There will be a debate on a motion entitled “That this House has considered e-petition 200299 relating to GCSE English literature exams.” This will be led by Helen Jones MP, chair of the Petitions Committee, and it will take place in Westminster Hall on Monday 26th March at 4.30pm.
E-Petition 200299 is entitled "Change the GCSE English Literature exam from closed book to open book" and says the following:
Last year, lots of students struggled with GCSE English Literature as it was a closed book exam. Because of this many failed. How can they expect us to remember quotes from 15 poems, plus how to analyse them, plus remembering the whole plot, themes, characters and quotes from another book.
Is it really fair that students have to remember so much, whilst also doing revision for other exams. It is important to know how to do all that is asked in the exams, but when in life will you ever have to remember lots of information about lots of texts, then be expected to recall it perfectly under pressured conditions, on top of loads of other stresses, then write about it for strangers to judge whether or not you are worthy of a good grade or not.
The Government response was provided by the Department for Education and was as follows:
Exam boards do not allow access to copies of whole texts in exams, but provide relevant extracts as exam materials. Pupils should be able to understand and analyse the texts, not memorise them.
We have reformed English GCSEs so that they are more rigorous. The new English literature GCSE encourages pupils to read a wide range of classic literature, including 19th century novels, Shakespeare and the Romantic poets. The poetry selection has to include no fewer than 15 poems by at least five different poets, including the Romantic poets, and a minimum of 300 lines of poetry.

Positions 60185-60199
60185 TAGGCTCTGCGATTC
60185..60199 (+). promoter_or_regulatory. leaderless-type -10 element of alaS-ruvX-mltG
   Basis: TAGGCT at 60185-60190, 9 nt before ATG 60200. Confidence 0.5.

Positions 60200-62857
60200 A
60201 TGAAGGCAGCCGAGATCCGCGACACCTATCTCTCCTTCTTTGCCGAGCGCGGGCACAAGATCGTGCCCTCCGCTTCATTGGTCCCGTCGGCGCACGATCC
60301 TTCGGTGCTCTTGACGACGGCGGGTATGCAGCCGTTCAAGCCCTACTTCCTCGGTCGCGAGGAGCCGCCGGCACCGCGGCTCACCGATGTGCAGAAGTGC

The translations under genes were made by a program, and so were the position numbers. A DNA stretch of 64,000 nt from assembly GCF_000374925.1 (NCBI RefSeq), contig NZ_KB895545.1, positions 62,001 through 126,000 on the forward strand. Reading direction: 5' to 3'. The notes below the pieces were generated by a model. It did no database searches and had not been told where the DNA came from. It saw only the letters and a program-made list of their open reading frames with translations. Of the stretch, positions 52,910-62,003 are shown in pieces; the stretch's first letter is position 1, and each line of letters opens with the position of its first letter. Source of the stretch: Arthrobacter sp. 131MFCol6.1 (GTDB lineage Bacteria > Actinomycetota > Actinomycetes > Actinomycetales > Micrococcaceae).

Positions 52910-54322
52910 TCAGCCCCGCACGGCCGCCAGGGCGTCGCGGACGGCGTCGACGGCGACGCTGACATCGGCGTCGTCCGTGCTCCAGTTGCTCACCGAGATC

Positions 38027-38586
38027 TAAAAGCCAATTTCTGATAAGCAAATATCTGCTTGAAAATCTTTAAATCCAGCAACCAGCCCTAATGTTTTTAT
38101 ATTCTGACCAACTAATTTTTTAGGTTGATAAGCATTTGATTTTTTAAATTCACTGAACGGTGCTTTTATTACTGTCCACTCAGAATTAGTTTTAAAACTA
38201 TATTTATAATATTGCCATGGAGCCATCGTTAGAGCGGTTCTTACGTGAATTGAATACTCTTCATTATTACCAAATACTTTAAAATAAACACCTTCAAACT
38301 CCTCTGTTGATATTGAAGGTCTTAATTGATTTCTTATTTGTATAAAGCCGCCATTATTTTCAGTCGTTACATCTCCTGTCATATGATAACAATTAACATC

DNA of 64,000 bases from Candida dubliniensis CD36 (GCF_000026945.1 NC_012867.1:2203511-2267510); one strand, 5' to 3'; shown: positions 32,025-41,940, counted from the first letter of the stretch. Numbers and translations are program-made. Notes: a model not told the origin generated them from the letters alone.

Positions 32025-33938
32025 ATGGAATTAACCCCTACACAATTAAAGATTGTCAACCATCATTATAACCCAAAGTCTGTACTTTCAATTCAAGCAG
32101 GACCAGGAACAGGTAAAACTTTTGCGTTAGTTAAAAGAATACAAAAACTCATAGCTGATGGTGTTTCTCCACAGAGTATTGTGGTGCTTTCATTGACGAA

We were pleased to see the rise in English literature GCSE entries in 2017. It is important that as many pupils as possible have the opportunity to study a range of high quality, intellectually challenging, and substantial texts from our literary heritage. When a wider range of pupils enters a subject this can change the nature of the cohort. Ofqual’s statistical approach to awarding means that, if the cohort’s ability remains broadly the same, the same proportion of pupils would get a grade 4 (standard pass) and above compared to the previous year. Ofqual, the independent qualifications regulator in England, found overall results for 16 year old students in English literature to have remained stable at grade 4/C. Therefore any change in the proportion of top grades (grade 7/A) was likely due to a change in the profile of the candidates rather than difficulty of the exam.
Ofqual’s regulatory requirements, which reflect DfE’s content requirements, are designed to reward students who have gained a deep understanding of literature and who have read widely throughout the course. Ofqual does not prohibit access to all textual material during an exam. Rather it requires that where an exam board provides students taking the exam with, for example, an extract from a novel, a scene from a play or a poem, this forms part of the exam materials. Ofqual therefore sets out an expectation that pupils will be given extracts of texts during their exams and are clear in their guidance that they do not expect students to be given a complete novel, play or anthology of poems.